Godamn! Is this funky or what. I can't start watching it and my two little children - 2 and 5 are dancing around the room to it (I should put that up on YouBoob) Get Down!
The Copy Nazi? How shocking. You can't use that word. What will people think? Duh. Already I'm attracting sniper fire for the title of my new internet marketing copywriting services. So for all the humorless bastards out there - "The Soup Nazi" is the title of one of the most popular episodes of the NBC sitcom Seinfeld, first aired in the U.S. in 1995.
The Soup Nazi, played by Larry Thomas, was a Chef who was fiercely proud of his soup. The term "Nazi" is used as an exaggeration of the excessively strict regimentation he constantly demands of his patrons. Voila.
So I'm an online copywriter who's fiercely proud of his work and I don't suffer fools. Hence The Copy Nazi
A major reason there are hundreds of thousands of dead innocent civilians in Iraq, and thousands more in Afghanistan, is because this is what we do. This is why so many of those civilians are dead. What one sees on that video is how we conduct our wars. That's why it's repulsive to watch people -- including some "liberals" -- attack WikiLeaks for slandering The Troops, or complain that objections to these actions unfairly disparage the military because "our guys are the good guys" and they act differently "99.99999999% of the time." That is blatantly false. Just as was true of the deceitful attempt to depict the Abu Ghraib abusers as rogue "bad apples" once their conduct was exposed with photographs (when the reality was they were acting in complete consistency with authorized government policy), the claim that what was shown on that video is some sort of outrageous departure from U.S. policy is demonstrably false. In a perverse way, the typical morally depraved neocons who are justifying these killings are actually being more honest than those trying to pretend this is some sort of rare and unusual event: those who support having the U.S. invade and wage war on other countries are endorsing precisely this behavior.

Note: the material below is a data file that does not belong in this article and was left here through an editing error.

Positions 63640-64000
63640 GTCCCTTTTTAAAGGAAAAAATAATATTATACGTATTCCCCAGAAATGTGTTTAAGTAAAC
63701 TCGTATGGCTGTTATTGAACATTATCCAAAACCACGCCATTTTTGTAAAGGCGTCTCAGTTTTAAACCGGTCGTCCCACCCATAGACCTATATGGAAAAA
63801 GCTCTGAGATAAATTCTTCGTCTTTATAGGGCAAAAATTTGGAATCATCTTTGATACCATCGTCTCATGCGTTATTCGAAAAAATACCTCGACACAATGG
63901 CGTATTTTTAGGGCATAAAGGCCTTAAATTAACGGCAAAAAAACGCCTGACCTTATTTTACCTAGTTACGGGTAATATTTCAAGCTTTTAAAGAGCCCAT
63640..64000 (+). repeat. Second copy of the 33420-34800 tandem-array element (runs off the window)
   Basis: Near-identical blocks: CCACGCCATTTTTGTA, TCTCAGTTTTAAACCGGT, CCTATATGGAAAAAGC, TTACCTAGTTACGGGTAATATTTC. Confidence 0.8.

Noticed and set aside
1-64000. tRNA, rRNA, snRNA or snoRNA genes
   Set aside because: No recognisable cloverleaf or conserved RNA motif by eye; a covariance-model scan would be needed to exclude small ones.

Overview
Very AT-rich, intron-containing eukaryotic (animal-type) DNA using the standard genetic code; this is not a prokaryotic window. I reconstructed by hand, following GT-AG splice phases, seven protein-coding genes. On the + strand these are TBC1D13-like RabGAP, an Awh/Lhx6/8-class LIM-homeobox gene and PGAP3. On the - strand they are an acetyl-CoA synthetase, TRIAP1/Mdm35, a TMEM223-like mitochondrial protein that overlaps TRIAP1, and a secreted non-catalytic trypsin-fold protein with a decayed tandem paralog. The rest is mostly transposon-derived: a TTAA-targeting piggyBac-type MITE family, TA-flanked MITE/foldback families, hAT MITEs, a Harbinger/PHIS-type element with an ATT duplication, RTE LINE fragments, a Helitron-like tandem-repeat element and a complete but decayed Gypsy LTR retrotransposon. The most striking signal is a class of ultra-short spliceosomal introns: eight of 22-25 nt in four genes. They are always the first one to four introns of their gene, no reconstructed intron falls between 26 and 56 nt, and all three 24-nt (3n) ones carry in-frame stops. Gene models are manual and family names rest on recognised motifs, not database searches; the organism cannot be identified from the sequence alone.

The engine displacement is again 600cc and it is also incredibly light: 135k (with fuel), but this bike has a three-cylinder two-stroke engine in the front wheel. It has a transmission and a clutch, comfortable front and rear suspension and looks elegant and thrilling.
Extract from Wikipedia. -
The Killinger and Freund Motorcycle was an attempt in 1935 by a group of five German engineers from Munich to design a more streamlined and modified version of the German Megola front-wheel drive motorcycle. The work took three years to complete but the result was impressive. The engine displacement stayed the same as the Megola at 600 cc but was much lighter and more simplified than a standard 100 cc motorcycle of the time.
The photo was found by a Canadian guy in his Grandfather's WWII photo collection. Here's a close-up of the engine in the front wheel -